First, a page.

Self-esteem can be good in certain cases (e.g., giving people the confidence to try new things) and bad in others (e.g., bullies have plenty of confidence, but their self-esteem is hardly worth celebrating). But, when it comes right down to it, according to Baumeister, self-esteem doesn’t account for much and is therefore mostly irrelevant. Instead of trying to improve your own view of yourself, you should concentrate your efforts on building self-control, argues Baumeister—which is good for the person who has it, those around them, and society at large.

Scientific evidence for self-control is pervasive. For example, compared to others, children with high self-control:

  • Do better in school
  • Are more popular with their peers
  • Grow up to earn higher salaries
  • Are less likely to be arrested

Adults with high self-control:

  • Have better relationships and fewer psychological problems
  • Are less likely to raise their children as a single parent
  • Live longer than other people
  • Bosses with high self-control are rated as more fair
  • Prisoners with high self-control have fewer disciplinary incidents and are less likely to be arrested again after release

From a psychological perspective, self-esteem is questionable at best and highly misguided at worst. However, enhancing your self-control can make you not only feel better about yourself, but can actually make you a better person.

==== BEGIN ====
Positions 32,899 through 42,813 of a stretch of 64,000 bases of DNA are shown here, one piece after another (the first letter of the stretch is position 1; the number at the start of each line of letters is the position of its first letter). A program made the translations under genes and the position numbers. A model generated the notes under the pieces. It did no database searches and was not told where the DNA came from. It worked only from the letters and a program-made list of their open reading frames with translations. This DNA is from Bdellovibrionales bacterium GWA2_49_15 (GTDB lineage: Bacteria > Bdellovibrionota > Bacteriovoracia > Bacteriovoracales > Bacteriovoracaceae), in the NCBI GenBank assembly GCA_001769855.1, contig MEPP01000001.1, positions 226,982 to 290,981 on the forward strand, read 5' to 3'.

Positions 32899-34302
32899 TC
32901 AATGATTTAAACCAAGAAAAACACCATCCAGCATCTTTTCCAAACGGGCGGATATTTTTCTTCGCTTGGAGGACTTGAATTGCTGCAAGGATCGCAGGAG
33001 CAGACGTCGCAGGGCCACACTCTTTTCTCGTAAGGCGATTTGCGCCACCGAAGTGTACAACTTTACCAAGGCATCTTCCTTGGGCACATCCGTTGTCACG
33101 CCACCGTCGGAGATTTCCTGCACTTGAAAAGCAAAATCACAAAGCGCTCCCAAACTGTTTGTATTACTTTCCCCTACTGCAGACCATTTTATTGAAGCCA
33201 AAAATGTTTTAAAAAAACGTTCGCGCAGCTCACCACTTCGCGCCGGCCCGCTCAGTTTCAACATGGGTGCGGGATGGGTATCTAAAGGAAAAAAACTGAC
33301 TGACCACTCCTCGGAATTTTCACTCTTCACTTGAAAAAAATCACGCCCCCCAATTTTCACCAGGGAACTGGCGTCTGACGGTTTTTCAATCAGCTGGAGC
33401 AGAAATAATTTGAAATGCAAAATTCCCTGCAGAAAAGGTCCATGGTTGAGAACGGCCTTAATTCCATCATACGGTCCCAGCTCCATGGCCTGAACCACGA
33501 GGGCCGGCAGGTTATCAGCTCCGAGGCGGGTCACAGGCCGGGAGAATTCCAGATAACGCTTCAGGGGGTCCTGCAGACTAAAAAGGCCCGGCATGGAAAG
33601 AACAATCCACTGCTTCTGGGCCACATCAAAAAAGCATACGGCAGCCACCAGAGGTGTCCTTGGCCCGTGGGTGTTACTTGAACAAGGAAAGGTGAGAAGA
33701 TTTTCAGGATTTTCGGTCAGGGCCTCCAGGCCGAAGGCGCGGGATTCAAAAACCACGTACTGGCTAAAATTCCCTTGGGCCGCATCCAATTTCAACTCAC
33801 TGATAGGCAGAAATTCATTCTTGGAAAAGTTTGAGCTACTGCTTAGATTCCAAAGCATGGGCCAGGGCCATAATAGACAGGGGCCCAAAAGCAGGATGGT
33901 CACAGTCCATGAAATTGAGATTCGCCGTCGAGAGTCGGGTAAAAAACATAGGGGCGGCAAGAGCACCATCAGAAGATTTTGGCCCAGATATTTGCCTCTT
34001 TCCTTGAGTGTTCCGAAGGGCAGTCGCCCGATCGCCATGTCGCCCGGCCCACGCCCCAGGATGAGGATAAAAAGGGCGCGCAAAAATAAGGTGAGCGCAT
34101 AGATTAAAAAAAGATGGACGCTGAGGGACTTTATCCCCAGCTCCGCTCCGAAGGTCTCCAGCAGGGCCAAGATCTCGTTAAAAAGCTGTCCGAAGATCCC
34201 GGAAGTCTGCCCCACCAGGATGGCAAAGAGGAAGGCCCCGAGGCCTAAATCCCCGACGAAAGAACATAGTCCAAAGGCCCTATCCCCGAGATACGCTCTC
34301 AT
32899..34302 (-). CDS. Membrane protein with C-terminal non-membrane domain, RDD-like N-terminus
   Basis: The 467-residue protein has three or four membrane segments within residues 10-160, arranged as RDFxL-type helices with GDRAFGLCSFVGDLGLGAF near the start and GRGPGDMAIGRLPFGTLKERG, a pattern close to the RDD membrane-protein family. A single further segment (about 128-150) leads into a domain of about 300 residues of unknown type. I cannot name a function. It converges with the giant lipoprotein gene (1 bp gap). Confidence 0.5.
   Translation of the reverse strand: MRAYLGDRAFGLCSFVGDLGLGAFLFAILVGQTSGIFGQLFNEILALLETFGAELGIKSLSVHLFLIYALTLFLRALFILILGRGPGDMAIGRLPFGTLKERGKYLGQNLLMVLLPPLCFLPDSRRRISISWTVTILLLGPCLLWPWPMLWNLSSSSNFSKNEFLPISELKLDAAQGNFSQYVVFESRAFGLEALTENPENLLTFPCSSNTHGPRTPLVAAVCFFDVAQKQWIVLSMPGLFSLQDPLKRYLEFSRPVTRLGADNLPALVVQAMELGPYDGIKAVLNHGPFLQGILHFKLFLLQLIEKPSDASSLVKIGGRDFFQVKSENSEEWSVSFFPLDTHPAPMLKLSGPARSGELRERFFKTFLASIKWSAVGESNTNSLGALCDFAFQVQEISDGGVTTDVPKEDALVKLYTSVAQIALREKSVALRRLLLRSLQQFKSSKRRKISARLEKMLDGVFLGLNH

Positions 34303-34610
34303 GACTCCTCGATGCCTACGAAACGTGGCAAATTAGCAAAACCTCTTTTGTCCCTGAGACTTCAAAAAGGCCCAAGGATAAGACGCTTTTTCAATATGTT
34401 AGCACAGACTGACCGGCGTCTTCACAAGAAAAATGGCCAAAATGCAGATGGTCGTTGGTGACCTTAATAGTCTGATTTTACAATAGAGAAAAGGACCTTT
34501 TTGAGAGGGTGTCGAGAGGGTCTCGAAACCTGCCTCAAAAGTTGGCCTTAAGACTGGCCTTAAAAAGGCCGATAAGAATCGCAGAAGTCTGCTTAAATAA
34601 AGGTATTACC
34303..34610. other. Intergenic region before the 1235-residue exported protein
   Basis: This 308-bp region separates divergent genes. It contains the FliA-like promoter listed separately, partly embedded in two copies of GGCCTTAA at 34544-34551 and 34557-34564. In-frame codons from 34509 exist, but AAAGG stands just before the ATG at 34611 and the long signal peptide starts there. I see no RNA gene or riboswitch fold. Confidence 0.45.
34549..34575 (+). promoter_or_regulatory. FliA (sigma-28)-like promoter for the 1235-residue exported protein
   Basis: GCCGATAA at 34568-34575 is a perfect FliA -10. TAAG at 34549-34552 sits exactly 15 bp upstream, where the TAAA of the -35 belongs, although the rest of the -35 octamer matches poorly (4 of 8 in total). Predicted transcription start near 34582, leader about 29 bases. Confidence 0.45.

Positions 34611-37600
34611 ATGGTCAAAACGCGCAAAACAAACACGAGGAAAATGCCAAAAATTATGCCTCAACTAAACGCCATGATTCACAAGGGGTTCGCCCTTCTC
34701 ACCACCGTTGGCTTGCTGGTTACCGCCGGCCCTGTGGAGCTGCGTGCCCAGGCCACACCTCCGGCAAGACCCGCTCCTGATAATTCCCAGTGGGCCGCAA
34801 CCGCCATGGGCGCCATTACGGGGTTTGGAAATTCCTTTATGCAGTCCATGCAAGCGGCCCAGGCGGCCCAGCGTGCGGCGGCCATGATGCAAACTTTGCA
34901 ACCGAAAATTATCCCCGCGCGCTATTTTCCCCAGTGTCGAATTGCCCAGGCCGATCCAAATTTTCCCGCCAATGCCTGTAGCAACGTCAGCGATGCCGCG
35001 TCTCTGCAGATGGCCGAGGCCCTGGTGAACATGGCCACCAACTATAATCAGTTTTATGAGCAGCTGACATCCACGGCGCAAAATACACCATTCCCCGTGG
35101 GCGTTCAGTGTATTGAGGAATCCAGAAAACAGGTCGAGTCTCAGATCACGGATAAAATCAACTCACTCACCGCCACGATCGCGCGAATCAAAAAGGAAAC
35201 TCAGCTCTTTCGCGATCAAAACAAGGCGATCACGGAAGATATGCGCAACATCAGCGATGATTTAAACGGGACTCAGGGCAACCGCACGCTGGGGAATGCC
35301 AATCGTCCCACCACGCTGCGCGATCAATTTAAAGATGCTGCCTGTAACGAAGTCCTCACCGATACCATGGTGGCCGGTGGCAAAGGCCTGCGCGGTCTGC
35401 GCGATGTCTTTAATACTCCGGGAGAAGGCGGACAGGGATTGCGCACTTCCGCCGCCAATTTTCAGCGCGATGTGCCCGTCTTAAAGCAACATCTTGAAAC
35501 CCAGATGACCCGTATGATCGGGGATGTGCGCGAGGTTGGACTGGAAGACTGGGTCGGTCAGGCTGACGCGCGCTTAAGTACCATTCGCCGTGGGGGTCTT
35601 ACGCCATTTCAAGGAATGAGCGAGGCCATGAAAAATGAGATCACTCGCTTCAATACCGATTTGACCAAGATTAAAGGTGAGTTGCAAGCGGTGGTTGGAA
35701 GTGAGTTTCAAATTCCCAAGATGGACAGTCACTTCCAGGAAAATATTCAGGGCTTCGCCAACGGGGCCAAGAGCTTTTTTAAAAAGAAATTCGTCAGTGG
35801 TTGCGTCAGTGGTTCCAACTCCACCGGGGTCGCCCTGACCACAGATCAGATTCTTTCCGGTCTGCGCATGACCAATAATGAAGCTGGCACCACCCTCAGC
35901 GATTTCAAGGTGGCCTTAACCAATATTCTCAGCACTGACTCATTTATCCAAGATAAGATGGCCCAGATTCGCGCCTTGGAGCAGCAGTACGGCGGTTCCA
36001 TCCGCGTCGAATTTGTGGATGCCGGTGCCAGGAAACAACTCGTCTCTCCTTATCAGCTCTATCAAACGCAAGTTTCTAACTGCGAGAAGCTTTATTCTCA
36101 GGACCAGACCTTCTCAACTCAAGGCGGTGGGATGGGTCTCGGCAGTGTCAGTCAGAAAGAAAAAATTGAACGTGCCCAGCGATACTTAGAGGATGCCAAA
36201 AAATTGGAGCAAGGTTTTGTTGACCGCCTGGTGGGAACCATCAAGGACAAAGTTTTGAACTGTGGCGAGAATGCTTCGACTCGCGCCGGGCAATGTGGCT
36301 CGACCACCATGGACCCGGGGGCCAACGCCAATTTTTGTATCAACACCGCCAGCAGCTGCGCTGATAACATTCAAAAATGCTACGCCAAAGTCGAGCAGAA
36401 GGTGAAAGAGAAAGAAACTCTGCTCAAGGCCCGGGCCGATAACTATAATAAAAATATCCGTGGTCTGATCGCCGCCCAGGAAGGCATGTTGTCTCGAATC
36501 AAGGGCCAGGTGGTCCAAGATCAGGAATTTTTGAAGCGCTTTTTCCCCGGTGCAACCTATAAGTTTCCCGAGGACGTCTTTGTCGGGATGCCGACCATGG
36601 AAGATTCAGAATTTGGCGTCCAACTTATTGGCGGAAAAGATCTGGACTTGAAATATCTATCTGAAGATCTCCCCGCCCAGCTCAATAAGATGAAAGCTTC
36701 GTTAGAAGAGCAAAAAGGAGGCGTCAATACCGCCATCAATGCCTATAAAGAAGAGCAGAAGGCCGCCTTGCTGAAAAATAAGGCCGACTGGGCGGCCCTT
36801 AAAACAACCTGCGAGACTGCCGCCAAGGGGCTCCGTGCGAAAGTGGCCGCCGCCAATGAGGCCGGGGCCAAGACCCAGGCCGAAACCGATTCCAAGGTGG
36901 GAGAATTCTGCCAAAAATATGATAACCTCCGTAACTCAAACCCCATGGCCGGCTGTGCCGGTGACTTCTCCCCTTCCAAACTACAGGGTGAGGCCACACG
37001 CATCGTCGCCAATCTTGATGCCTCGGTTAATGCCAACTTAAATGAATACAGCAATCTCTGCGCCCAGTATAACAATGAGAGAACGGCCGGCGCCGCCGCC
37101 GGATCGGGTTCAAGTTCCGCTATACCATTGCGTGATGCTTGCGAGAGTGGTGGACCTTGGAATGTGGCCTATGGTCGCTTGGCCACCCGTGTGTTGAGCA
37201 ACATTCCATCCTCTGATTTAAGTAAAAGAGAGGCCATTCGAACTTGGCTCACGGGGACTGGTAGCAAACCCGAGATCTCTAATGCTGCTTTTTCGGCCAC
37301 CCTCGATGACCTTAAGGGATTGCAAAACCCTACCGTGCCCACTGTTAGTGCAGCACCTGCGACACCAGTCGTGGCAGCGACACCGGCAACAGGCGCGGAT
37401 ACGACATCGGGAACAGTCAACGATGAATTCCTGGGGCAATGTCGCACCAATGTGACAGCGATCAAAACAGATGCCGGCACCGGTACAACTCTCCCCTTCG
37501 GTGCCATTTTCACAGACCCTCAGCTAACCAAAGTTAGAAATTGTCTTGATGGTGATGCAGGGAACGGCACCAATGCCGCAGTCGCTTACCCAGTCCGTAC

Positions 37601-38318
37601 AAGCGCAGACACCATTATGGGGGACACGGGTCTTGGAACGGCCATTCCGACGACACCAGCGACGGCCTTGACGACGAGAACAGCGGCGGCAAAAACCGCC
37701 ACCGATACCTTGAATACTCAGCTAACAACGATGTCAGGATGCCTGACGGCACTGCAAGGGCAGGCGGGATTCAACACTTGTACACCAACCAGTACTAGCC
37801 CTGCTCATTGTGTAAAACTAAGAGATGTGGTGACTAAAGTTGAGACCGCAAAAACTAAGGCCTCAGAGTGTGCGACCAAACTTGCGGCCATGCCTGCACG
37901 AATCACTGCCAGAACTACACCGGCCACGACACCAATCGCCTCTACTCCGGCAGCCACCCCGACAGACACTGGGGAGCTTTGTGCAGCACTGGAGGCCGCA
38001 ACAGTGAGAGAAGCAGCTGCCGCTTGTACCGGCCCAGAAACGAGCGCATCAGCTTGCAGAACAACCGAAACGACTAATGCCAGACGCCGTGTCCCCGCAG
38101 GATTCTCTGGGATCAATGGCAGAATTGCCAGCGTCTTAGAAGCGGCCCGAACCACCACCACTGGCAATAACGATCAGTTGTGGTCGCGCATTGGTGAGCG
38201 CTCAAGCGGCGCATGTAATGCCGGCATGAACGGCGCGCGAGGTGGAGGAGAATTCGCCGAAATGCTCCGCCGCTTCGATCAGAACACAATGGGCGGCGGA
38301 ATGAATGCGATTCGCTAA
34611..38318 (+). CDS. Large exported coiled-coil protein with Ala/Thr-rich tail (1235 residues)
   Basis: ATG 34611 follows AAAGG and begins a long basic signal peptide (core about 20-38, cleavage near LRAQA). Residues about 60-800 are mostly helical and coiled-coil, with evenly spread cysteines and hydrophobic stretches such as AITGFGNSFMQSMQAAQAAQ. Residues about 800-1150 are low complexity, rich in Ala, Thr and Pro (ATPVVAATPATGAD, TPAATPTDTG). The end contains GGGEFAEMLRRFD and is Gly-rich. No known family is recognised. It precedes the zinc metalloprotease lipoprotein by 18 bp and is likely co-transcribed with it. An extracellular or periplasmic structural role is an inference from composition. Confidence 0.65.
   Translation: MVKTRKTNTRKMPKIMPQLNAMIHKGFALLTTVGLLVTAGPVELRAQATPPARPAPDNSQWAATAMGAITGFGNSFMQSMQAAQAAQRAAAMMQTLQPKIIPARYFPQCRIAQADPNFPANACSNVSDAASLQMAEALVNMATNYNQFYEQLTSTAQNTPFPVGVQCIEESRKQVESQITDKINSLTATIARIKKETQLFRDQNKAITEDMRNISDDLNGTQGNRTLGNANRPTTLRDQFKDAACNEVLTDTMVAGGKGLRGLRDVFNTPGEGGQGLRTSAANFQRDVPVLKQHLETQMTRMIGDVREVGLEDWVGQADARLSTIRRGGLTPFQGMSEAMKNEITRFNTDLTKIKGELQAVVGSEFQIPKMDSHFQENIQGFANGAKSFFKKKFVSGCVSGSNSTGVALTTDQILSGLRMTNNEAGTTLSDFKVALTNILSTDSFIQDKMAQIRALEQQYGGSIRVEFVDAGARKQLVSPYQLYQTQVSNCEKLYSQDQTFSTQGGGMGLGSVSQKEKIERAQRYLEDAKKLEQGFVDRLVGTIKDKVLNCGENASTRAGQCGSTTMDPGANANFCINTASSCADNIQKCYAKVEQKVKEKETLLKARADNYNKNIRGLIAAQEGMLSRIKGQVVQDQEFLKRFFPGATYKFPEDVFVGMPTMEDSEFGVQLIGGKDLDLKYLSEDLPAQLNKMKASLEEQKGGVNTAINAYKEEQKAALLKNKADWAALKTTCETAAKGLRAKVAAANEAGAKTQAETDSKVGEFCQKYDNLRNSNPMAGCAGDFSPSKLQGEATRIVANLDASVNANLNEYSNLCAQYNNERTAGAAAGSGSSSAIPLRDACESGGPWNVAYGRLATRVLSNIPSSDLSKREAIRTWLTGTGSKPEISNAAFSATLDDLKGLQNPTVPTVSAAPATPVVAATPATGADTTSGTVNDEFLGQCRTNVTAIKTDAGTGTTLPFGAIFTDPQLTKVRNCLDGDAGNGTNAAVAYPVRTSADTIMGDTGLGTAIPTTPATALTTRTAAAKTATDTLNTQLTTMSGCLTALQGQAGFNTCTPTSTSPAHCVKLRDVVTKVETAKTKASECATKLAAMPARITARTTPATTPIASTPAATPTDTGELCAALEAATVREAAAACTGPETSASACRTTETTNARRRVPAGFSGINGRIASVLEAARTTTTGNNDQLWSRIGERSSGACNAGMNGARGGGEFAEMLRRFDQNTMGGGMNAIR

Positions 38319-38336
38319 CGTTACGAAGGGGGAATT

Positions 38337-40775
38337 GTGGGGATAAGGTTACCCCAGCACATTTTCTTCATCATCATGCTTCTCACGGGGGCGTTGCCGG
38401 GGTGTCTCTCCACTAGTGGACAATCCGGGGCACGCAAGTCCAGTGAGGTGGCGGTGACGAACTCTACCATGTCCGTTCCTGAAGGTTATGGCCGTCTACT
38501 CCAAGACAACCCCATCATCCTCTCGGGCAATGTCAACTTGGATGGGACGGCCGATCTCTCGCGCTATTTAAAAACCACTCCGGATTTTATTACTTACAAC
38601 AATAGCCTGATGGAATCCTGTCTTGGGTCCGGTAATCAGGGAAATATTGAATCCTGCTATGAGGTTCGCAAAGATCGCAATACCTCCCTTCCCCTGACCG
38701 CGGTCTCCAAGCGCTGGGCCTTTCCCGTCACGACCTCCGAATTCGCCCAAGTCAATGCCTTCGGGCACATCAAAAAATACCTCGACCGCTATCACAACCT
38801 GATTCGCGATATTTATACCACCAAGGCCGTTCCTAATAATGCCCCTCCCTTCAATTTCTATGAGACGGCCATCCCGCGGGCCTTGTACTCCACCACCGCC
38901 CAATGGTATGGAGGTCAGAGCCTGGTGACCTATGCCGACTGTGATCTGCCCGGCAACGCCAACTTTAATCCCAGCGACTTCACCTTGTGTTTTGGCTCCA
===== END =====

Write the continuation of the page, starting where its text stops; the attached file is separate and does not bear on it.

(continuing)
God’s Perspective Is More Accurate And Optimistic Than Our Own

Although the science is compelling enough. A spiritual perspective also calls into question the notion that self-esteem really matters all that much.

From a spiritual perspective, I believe God’s (or whatever you call your higher power) perception of me matters far more than my own. In fact, I recognize that more often than not, my view of myself is skewed and unhealthy. But every time I sincerely reach out to my higher power, I get clarity on who I am and what I’m capable of. From a spiritual perspective, I know I come from the same source and substance as God, and thus have infinite potential—and that God views me from that purely objective standpoint.

As C.S. Lewis has said, “It is a serious thing to live in a society of possible gods and goddesses, to remember that the dullest most uninteresting person you can talk to may one day be a creature which, if you saw it now, you would be strongly tempted to worship.”

Sadly, our self-esteem is often impacted by how others treat us. Yet, as we live from a more spiritual angle, our self-image is not phased by the opinions of others—knowing their view of us is more limited than even our own. Even we can be our own worst enemy. And then, in moments of clarity, we realize we had it wrong about ourselves all along.

Self-image may be helpful but ultimately it doesn’t matter all that much. From a psychological perspective, you’re far better off building your self-control and willpower. As you become better as a person, rather than as an image, you’ll succeed on higher levels. From a spiritual perspective, God’s view of you is far more accurate and empowering than your own. TC mark